Yolanda Adams — A Gospel Great Demanding Fair Pay
In 2019, Yolanda Adams was honored at GRAMMYs On The Hill for her dedication to advocating for the rights of artists.
She's not only a gospel singer-songwriter and four-time GRAMMY winner — she's consistently been a champion for creator's rights. Through a variety of channels, Yolanda has demonstrated her commitment to music advocacy time and time again.
Adams has been the Co-Chair of the National Advocacy Committee since 2020. This committee works to determine specific policy positions of the Recording Academy and advance the interests of all music creators.
As chair, she has worked with the Academy's Advocacy team in Washington, D.C., to advocate for legislation that would enhance the rights of creators such as the HITS Act and American Music Fairness Act.
In 2020, Yolanda Adams testified in front of the Senate Judiciary Committee Subcommittee on Intellectual Property with the theme: "How Does The DMCA Contemplate Limitations and Exceptions Like Fair Use?"
Her testimony highlighted the importance of artists receiving compensation and giving permission for usage of their music — especially when the pandemic ground live music to a halt.
Adams also spoke about the need to pass legislation that would put an end to AM-FM radio being able to play music without giving compensation to artists. This is what the American Music Fairness Act — introduced in June of 2021 — would do.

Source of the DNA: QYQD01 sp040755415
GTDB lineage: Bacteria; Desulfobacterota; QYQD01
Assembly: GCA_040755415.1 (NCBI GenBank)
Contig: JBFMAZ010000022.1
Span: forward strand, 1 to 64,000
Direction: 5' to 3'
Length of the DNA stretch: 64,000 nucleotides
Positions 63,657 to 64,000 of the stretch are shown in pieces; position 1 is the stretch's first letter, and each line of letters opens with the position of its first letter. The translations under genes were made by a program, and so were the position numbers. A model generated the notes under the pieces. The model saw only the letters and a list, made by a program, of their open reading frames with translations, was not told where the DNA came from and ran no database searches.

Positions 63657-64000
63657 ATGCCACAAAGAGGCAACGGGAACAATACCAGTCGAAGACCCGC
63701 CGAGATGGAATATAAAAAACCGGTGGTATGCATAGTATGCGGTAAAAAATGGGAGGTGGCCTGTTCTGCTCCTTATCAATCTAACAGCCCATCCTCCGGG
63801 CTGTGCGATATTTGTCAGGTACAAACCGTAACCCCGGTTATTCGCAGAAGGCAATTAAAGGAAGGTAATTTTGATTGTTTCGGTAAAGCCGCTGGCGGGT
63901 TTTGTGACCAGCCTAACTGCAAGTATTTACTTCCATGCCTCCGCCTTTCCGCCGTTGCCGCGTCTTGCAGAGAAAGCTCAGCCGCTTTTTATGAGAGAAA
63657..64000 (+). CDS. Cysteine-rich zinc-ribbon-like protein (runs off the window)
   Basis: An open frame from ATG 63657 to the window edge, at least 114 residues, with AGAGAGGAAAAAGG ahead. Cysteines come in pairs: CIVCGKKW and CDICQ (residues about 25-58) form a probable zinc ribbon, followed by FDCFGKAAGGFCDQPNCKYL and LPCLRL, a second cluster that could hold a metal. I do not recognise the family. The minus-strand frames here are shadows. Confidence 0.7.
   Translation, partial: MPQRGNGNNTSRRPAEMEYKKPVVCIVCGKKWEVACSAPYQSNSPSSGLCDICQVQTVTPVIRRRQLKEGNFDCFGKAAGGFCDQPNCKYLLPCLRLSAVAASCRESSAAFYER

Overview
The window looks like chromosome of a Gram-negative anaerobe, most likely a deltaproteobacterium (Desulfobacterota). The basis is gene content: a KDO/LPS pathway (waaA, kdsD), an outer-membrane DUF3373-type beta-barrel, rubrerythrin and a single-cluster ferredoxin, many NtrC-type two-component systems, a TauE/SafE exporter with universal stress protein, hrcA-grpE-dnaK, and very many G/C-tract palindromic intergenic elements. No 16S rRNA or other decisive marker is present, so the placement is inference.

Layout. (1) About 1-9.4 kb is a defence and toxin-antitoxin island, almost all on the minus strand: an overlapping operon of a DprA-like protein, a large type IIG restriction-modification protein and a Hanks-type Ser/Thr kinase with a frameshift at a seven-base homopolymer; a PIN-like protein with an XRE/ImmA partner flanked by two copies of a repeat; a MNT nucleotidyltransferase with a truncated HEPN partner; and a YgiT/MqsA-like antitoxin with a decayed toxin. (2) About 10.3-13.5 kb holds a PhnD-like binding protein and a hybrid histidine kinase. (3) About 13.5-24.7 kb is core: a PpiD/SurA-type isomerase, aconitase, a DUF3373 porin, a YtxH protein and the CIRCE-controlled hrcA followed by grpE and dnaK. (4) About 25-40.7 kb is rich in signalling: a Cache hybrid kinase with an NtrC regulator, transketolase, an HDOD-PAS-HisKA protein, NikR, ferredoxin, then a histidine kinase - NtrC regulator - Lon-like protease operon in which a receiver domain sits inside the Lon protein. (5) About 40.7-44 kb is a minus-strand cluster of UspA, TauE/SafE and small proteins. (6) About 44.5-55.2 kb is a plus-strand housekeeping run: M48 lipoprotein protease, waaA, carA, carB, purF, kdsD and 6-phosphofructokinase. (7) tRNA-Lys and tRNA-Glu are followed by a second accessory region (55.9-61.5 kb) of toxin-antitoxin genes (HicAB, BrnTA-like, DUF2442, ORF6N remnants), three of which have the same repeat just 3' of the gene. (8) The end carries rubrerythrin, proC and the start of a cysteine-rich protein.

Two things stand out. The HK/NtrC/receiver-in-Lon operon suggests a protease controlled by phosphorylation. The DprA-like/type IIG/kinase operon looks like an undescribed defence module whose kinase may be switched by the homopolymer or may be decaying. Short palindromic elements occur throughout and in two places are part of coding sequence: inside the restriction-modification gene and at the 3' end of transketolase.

"When we can't perform, we try to make part of our living from our recordings. In the digital landscape, where streams only bring fractions of a penny to the creators, we hope to monetize every use," Adams said during the hearing. "This is where fair use comes in."
"When you hear a debate about fair use, it's typically about monetization. And that's important to me and my fellow Recording Academy members," she continued. "If someone's claim of fair use reduces the artists' ability to earn a living, it should be treated as infringement, plain and simple."
Adams not only advocated at a national level, but statewide as well. In 2018 she joined the Recording Academy in Texas for the Texas Chapter Advocacy Day where she and other Academy members met with state lawmakers to highlight the importance of artists' rights within their state.
She also participated in the 7th annual District Advocate Day in August of 2020. Although this day was filled with virtual meetings rather than in person, it nonetheless was crucial in getting Members of Congress aware of the issues at hand—including providing relief for shuttered venues and artists who were impacted by the pandemic.
Adams also participated in the Academy's 7th annual District Advocate Day on Aug. 12 , advocating alongside nearly 2,000 music professionals for critical support for the music community as it continues dealing with the COVID-19 pandemic.
"We're going to keep on fighting so we can make sure terrestrial radio gives us what we rightfully earned," she said, "and make sure the next generations of artists don't feel that they have to play their music underground."
Keep checking RecordingAcademy.com and GRAMMY.com throughout Women's History Month to learn how women artists and advocates have fought for all music creators throughout the years — and how they're just getting started.